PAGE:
Stewart Brand is a futurist, environmentalist, and proponent of de-extinction who promotes the use of science to preserve the planet. He is the co-founder of Revive & Restore, which facilitates extinct species revival, and the Long Now Foundation, of which he is co-chair and president. He was the founder and editor of the award-winning Whole Earth Catalog and is the author of several books, including “Whole Earth Discipline: An Ecopragmatist Manifesto.” In 2013, Brand organized the TEDxDeExtinction conference in partnership with the National Geographic Society.
More About Stewart Brand
"This column is about a man who changed the world, at least twice. I want to focus less on the impact of his work, which is all around us, and more on how he did it, because he’s a model of how you do social change."
Stewart Brand argues, "many extinct species—from the passenger pigeon to the woolly mammoth—might now be reclassified as "bodily, but not genetically, extinct." They're dead, but their DNA is recoverable from museum specimens and fossils, even those up to 200,000 years old."
"Throughout humankind's history, we've driven species after species extinct: the passenger pigeon, the Eastern cougar, the dodo ... But now, says Stewart Brand, we have the technology (and the biology) to bring back species that humanity wiped out. So -- should we? Which ones? He asks a big question whose answer is closer than you may think."
"A 1960’s counterculture icon who brought new ideas like computers and solar power into the American mainstream through The Whole Earth Catalogue is now on a new mission: turning back time. Stewart Brand’s team of biologists at Revive and Restore is building a tool kit for genetic restoration that would allow the rebirth of species that have long since disappeared — like the woolly mammoth — while also reversing the extinction process underway in many of our ecosystems. How is this genetic magic possible, and what implications does it have for our planet?"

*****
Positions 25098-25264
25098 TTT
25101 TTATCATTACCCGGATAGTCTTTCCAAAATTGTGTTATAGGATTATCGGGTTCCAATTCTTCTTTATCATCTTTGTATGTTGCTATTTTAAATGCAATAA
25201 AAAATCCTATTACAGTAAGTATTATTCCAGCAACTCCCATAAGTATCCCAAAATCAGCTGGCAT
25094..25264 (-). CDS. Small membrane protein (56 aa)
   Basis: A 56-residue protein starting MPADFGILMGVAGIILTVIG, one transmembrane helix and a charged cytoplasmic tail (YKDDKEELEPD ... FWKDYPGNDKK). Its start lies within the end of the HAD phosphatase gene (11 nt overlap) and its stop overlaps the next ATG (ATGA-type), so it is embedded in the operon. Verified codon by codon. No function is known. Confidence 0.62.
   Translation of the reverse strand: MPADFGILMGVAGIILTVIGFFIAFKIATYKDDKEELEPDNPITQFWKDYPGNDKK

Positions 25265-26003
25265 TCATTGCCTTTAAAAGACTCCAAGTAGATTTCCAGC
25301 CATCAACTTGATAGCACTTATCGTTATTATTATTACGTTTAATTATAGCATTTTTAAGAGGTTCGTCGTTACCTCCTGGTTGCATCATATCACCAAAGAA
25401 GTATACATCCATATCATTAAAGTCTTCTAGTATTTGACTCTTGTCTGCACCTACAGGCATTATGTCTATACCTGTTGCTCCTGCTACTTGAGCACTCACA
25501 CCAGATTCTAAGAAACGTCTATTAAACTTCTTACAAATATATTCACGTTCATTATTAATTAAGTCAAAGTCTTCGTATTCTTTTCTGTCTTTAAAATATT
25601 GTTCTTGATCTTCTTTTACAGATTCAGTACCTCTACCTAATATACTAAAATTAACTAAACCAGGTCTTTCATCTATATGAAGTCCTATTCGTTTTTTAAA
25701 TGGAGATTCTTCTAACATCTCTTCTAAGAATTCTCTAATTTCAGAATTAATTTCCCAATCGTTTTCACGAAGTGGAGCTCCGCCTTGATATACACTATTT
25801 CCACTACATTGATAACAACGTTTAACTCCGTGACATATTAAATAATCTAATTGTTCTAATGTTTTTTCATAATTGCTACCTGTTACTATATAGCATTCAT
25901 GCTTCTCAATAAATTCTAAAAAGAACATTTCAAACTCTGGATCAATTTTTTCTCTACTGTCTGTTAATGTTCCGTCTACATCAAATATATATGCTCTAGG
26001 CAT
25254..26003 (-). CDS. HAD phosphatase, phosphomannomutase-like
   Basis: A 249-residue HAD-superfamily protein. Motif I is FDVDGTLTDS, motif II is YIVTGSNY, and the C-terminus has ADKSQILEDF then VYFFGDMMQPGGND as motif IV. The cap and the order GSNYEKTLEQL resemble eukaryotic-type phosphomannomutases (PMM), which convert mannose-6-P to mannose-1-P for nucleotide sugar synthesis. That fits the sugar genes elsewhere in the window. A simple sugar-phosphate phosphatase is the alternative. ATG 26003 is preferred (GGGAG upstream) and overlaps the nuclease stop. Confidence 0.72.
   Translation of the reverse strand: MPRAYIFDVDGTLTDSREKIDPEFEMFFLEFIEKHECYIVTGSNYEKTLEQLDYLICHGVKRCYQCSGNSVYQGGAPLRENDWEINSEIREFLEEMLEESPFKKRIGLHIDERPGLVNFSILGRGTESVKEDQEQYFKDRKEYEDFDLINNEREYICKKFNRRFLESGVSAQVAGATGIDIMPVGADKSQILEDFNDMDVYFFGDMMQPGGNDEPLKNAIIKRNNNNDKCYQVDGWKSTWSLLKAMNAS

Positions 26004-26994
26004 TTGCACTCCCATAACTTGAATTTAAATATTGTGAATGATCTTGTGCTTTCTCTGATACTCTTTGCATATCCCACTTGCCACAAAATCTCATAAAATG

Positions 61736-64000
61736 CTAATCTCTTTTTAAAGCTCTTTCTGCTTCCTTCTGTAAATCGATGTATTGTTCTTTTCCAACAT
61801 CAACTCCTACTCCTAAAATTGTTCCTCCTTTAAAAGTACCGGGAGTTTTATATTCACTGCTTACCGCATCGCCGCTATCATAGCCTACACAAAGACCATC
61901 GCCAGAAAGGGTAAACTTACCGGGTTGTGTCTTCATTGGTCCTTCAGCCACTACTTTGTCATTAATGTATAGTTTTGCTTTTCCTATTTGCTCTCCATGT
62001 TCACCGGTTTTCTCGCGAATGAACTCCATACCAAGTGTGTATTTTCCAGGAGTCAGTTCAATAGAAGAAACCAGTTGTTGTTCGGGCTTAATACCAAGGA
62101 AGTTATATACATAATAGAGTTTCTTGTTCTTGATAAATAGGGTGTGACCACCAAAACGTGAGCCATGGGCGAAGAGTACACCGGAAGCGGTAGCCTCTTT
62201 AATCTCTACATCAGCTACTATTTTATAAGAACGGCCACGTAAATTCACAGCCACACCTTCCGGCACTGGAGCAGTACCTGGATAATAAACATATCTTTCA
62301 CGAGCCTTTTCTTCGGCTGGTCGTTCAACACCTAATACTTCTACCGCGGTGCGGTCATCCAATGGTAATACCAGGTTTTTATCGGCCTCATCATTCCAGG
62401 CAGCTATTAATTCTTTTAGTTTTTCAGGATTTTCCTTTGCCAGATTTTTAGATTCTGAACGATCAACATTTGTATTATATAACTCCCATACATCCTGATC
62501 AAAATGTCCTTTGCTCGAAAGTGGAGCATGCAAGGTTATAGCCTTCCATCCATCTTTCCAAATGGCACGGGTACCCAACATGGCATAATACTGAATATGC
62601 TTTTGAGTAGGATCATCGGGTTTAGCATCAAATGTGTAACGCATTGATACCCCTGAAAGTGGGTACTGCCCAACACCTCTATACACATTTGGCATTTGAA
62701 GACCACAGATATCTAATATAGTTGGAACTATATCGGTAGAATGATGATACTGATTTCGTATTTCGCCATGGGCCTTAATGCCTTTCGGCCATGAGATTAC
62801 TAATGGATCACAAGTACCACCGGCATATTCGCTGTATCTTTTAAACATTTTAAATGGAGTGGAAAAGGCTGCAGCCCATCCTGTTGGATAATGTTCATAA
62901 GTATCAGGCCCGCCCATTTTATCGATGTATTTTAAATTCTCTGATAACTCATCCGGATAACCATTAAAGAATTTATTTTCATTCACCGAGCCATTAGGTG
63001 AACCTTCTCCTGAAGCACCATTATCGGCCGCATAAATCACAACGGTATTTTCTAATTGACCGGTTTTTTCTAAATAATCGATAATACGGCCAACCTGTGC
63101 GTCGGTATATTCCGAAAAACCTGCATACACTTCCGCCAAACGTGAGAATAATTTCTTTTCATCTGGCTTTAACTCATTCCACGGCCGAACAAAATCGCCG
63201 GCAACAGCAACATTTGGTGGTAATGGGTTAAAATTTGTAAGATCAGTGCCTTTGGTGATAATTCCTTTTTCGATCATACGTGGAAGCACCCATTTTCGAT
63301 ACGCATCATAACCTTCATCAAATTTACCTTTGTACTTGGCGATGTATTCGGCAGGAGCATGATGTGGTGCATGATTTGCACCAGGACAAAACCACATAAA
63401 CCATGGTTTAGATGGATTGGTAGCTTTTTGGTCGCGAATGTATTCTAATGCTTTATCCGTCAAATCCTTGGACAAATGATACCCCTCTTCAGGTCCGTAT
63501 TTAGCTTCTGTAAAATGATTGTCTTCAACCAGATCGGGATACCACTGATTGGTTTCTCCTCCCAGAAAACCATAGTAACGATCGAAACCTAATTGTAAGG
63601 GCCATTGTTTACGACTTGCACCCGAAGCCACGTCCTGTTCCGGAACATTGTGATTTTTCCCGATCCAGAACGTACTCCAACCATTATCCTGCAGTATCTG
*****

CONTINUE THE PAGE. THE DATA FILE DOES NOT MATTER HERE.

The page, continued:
"Stewart Brand is a futurist, counterculturist and visionary with a very wide-ranging mind. In conversation with TED Curator Chris Anderson, Brand discusses ... just about everything: human nature, bringing back the wooly mammoth, geoengineering, rewilding and science as organized skepticism -- plus the story of an acid trip on a San Francisco rooftop in the '60s that sparked a perspective-shifting idea. 'The story we're told is that we're the next meteor,' Brand says, but 'things are capable of getting better.'"
An interview conducted by Stewart Brand with Beth Shapiro about de-extinction science and the fate of the woolly mammoth.
Stewart Brand argues, "death is still forever, but extinction may not be."
"With advances in genetic technology, we may someday be able to restore long-gone species like the woolly mammoth and the passenger pigeon. It’s a goal worth pursuing, with real benefits for conservation and our sense of the natural world."
An interview with Wired's Maria Streshinsky and Stewart Brand.
"Or so Revive & Restore, a project of the Stewart Brand’s California-based non-profit Long Now Foundation, likes to think. The group is creating a movement around de-extinction, and is taking the lead on efforts to bring back the passenger pigeon while helping out on other ongoing efforts to restore other extinct species including European aurochs, Pyrenean ibexes, American chestnut trees, Tasmanian tigers, California condors, even wooly mammoths."
"Stewart Brand was at the heart of 60s counterculture and is now widely revered as the tech visionary whose book anticipated the web. We meet the man for whom big ideas are a way of life."